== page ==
Maize is a basic food product in Kenya. Its per capita consumption is high (103 kg/year) and it constitutes 31 per cent of Kenyanscaloric intake. In Kenya, maize is used in only 10 food products, as opposed to Mexico, where it is used in more than 600. Its few uses in Kenya restrict both per capita consumption and demand for farmers production, while limited processing restricts the maize value chain and inhibits opportunities for industrialization in Kenya. Moreover, the devastating consequences of aflatoxin contamination are well- known in the agricultural sector and are also visible in the health and nutrition status of the affected population.
Towards a Solution
Mexico, as the cradle of corn, has vast experience in the use of maize and has developed diverse food products that use corn, principally derived from a process known as nixtamalization that involves cooking the grain in a lime solution and soaking it for a few hours to ensure the removal of any remaining organic components and excess alkali. This was seen as a solution to address Kenyas challenge.
The process offers numerous nutritional benefits, such as:
reducing the risk of pellagra by increasing niacin (Vitamin B3):
increasing calcium ingestion because the maize grains absorb it from the lime during the boiling process;
increasing fibre intake due to high content of resistant starch in food products; and,
reducing mycotoxins in maize.
The nixtamalization process offers important nutritional and health benefits, especially in places such as Kenya, where maize is a staple food and where there is high risk of aflatoxin contamination.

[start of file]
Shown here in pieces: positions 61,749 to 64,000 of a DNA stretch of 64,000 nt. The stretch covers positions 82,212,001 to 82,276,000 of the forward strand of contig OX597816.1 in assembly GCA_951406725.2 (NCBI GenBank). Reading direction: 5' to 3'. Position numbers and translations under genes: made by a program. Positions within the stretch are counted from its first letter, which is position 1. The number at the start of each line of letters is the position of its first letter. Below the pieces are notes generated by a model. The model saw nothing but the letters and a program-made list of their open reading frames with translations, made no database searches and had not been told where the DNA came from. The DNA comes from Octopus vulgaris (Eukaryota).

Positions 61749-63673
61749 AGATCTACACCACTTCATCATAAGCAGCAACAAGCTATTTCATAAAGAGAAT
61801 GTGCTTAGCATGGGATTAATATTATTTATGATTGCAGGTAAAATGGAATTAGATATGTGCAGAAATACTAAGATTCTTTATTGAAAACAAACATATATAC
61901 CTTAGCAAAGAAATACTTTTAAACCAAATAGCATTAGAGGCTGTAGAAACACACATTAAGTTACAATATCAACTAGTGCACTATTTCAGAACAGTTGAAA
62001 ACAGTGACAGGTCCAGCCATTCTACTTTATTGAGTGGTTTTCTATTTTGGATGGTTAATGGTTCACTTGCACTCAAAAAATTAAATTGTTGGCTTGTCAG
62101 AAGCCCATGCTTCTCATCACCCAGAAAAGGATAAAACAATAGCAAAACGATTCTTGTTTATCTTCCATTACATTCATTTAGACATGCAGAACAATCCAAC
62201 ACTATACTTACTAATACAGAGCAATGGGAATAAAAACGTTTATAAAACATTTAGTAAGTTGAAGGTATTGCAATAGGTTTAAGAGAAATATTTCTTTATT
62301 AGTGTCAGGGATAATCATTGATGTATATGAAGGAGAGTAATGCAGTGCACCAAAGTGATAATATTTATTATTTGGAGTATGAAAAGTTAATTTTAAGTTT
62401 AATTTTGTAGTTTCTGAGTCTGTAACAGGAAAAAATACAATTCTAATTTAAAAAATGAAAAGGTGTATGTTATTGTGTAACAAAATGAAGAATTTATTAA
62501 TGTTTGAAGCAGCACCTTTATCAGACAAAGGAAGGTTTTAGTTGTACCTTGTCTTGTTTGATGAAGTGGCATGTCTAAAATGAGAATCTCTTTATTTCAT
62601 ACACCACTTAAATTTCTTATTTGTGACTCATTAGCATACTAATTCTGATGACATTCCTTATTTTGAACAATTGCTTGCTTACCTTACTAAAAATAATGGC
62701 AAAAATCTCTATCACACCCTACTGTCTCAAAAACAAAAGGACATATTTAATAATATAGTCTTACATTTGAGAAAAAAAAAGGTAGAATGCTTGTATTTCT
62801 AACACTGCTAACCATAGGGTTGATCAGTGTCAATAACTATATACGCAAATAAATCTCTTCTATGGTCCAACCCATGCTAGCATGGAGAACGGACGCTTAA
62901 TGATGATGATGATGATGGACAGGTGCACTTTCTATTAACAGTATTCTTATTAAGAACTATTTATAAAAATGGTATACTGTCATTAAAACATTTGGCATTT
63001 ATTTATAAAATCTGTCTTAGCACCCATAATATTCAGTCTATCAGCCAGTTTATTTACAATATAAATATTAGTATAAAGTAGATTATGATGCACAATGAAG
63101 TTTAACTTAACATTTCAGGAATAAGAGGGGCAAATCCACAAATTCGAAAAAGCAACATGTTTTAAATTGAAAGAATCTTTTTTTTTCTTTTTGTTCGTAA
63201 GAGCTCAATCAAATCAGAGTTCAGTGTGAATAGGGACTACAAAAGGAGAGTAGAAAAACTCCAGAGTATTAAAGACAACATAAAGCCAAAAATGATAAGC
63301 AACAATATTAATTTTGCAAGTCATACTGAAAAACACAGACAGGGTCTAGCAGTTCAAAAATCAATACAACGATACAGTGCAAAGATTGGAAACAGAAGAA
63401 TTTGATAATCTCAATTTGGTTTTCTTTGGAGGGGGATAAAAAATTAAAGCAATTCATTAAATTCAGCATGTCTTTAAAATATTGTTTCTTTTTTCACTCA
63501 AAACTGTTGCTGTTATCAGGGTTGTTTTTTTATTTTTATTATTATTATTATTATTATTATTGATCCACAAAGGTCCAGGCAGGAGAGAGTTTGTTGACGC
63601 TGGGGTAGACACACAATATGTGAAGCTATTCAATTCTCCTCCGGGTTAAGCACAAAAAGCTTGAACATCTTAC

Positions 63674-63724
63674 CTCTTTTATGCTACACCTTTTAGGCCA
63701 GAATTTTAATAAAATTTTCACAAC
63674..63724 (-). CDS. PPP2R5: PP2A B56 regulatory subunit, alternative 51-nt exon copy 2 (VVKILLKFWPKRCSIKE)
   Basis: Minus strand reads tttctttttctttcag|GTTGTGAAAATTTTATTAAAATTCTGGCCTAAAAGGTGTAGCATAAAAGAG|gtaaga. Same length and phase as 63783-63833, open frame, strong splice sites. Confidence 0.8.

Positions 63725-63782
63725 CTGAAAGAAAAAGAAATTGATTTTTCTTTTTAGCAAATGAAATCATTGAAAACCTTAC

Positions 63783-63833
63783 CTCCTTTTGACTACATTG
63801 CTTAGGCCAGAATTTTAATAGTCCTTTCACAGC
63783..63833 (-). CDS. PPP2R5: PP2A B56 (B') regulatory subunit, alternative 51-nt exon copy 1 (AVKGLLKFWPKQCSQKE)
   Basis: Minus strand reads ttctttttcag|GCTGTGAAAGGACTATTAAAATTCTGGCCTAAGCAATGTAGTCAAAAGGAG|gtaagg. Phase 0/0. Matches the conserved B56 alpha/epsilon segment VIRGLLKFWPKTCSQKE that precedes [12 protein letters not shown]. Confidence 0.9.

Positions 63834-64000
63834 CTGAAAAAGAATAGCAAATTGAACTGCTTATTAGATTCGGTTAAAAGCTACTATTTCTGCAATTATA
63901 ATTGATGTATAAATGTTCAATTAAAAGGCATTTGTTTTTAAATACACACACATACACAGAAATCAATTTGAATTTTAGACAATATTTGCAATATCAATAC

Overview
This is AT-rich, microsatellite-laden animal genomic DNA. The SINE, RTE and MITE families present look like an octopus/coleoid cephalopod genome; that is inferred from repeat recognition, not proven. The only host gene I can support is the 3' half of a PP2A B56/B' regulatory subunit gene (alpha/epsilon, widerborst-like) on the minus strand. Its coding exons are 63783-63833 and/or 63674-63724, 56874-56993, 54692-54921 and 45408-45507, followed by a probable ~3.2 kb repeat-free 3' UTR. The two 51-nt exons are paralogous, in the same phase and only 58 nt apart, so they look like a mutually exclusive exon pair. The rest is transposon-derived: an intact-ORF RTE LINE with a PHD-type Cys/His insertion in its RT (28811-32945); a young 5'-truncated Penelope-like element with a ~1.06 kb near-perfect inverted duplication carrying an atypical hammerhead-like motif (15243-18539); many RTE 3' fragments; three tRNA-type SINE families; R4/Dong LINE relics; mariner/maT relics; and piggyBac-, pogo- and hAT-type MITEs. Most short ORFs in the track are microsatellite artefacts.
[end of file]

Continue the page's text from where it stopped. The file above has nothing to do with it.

After a steering committee was created in 2014, a Mexican delegation visited Kenya in 2016 to provide training on maize storage and the nixtamalization process. The Mexican Agency of International Cooperation for Development (AMEXCID) provided two mills. One was installed at the Kenyan Agricultural and Livestock Research Organization (KALRO) laboratory, where Kenyan scientists carry out nixtamalization, lime quality testing and milling exercises to produce corn flour to prepare ugali (a traditional cornmeal porridge). AMEXCID is in the process of delivering a second mill, with support to be provided by visiting Mexican experts, who will conduct workshops and provide additional training in nixtamalization.
The workshops have promoted the training of authorities from the Agriculture and Irrigation Department, KALRO, the Ministries of Foreign Affairs and International Trade, representatives from the International Maize and Wheat Improvement Centre, and representatives from other government agencies and academic and research institutions.
The projects success and the effectiveness of its results attracted interest from institutions and universities in other countries. As a result, introductory nixtamalization workshops have been held in Ghana and South Africa.
Dr. Martha Navarro Albo, General Director of Technical and Scientific Cooperation, Secretariat of Foreign Affairs of Mexico, email@example.com
Project name: Maize Nixtamalization Project in Kenya
Countries/Regions: Kenya, Mexico
Nominated by: Mexican Agency of International Cooperation for Development (AMEXCID)
Sustainable Development Goal target(s): 2.1, 2.2
International Maize and Wheat Improvement Centre; Managerial Council of the Mexican Industry of the Maize and its Derivatives A.C., Agriculture Ministry of Kenya, Jomo Kenyatta University of Agriculture and Technology and the Kenyan Agricultural and Livestock Research Organization (KALRO).
Implementing entities: AMEXCID, FAO
Project status: Ongoing
Project period: 2013?2018
URL of the practice: www.gob.mx/amexcid